NYT Editor’s Column Subtly Criticizes NYT For Censoring Offensive Language

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Amber Randall Civil Rights Reporter
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The New York Times’ public editor wondered whether the outlet was right to censor the word “nigger” from its reportage on a Florida state senator’s direct comments.

Liz Spayd, in a Tuesday column, seemed to subtly call out her own publication for refusing to use the exact language Florida State Sen. Frank Artiles used in his profanity laced diatribe to his colleagues.

During a dinner with colleagues, Artiles reportedly used “this fucking asshole,” and “this bitch” in reference to a black female present. He also referred to six white senators as “those six niggers.”

The NYT, Spayd acknowledges, chose to use euphemisms like “a racial slur for black people,” “two expletives” and a “derivative of the n-word.” Spayd admits that the decision may have prevented readers from fully understanding the severity of the situation.

“But if you read the Miami Herald, you’d more fully appreciate the uproar and the rarity of hearing such a crude outburst by an elected official. Artiles is hardly a national figure, but the sustained sexist and racist attack — in the company of an African-American colleague no less — was far beyond the usual ‘hot mic’ stories that periodically surface,” Spayd writes.

Spayd also talked to The Root’s associate editor, Kirsten West Savali, who refused to mince words with reporting Artiles’ comments. Too often, Savali said, the media will report violent actions but not offensive speech.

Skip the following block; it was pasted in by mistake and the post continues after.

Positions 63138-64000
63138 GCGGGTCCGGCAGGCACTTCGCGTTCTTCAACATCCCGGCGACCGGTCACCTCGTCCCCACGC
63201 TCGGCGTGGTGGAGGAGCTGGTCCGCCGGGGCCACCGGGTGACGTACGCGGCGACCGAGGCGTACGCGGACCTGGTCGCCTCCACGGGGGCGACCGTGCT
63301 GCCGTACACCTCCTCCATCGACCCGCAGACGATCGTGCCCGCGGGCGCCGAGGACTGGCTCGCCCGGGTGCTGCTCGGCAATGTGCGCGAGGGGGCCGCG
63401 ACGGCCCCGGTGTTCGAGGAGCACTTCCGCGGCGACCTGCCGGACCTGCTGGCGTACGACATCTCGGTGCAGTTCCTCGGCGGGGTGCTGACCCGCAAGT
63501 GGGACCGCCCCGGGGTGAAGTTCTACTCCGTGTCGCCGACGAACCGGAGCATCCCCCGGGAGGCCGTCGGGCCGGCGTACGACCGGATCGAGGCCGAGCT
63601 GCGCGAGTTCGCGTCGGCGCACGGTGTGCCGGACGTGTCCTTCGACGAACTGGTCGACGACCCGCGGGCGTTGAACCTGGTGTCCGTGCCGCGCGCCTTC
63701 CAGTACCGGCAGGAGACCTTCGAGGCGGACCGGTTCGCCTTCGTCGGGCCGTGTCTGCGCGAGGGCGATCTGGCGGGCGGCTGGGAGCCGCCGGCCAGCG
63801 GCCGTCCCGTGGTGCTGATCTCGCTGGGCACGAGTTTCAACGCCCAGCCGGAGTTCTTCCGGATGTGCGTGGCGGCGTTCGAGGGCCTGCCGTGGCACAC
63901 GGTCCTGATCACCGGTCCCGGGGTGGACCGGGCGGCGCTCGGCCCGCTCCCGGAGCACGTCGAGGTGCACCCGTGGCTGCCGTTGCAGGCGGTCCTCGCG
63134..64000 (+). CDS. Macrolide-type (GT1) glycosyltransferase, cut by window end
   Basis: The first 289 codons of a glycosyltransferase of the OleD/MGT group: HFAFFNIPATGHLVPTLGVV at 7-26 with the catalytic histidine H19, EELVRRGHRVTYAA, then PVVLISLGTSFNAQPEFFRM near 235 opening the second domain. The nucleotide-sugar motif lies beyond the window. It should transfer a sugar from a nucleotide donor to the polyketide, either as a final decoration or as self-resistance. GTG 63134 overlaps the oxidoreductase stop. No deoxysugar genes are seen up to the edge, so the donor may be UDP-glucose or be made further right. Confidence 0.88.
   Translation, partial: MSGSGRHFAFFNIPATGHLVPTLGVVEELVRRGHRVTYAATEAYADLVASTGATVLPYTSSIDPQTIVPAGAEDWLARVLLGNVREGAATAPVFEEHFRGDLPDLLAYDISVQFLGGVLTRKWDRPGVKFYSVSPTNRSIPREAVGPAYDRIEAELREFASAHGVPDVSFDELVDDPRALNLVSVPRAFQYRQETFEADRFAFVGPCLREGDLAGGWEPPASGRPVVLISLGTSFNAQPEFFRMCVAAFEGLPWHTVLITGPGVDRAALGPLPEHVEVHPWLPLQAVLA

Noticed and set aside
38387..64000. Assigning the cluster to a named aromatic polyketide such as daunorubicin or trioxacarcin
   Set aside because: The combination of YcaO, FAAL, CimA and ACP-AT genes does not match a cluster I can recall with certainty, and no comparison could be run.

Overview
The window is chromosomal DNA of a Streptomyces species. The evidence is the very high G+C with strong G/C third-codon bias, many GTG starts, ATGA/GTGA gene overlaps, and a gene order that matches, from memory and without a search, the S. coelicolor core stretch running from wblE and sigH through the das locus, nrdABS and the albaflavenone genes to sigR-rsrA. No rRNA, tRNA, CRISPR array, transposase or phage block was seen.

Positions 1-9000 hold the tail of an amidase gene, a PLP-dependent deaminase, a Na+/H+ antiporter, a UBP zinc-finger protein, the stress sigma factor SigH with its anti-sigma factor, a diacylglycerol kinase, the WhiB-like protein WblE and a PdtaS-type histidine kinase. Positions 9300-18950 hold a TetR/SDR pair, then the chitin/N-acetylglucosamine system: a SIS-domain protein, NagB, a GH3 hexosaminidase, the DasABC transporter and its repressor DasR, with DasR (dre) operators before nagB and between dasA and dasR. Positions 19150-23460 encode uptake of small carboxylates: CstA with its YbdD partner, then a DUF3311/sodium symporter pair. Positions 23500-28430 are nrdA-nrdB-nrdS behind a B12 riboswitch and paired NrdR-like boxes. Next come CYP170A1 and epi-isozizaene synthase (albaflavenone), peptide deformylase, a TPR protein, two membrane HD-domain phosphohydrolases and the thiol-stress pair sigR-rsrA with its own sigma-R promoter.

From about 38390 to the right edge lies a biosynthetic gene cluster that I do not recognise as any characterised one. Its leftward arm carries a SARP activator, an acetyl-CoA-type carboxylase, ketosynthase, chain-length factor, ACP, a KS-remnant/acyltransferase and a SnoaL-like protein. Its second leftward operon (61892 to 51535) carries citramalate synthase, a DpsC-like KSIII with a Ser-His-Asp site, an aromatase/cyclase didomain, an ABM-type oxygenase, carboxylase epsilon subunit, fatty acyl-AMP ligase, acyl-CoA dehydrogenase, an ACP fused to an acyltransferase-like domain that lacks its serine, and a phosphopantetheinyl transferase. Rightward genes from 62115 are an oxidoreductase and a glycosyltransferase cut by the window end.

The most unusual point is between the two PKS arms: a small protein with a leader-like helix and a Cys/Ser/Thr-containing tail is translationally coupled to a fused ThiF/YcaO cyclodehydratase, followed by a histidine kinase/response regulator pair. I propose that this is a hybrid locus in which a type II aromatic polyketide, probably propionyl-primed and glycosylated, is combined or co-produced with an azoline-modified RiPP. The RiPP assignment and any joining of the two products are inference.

“I don’t believe in providing cover for racism, so it was never a question for me. It’s not my job to protect the sensibilities of those who are offended by that language,” West Savali explained to Spayd.

West Savali’s comments and other conversations with editors led Spayd to wonder if the NYT had made the right call.

“Sometimes it’s worth re-visiting questions we think we know the answer to, asking whether the choices we made in the past still stand up? Who are we protecting by avoiding offensive language? And at what cost? Or are we engaging in a whitewashing without even realizing it?” Spayd wonders.

NYT editor, Peter Khoury, stood by his decision, saying the words weren’t necessary to the story, and the publication’s stylebook guidelines gave specific rules to follow, Spayd notes.

The NYT did print an unedited transcript in October of President Donald Trump’s infamous “grab them by the pussy” comments.

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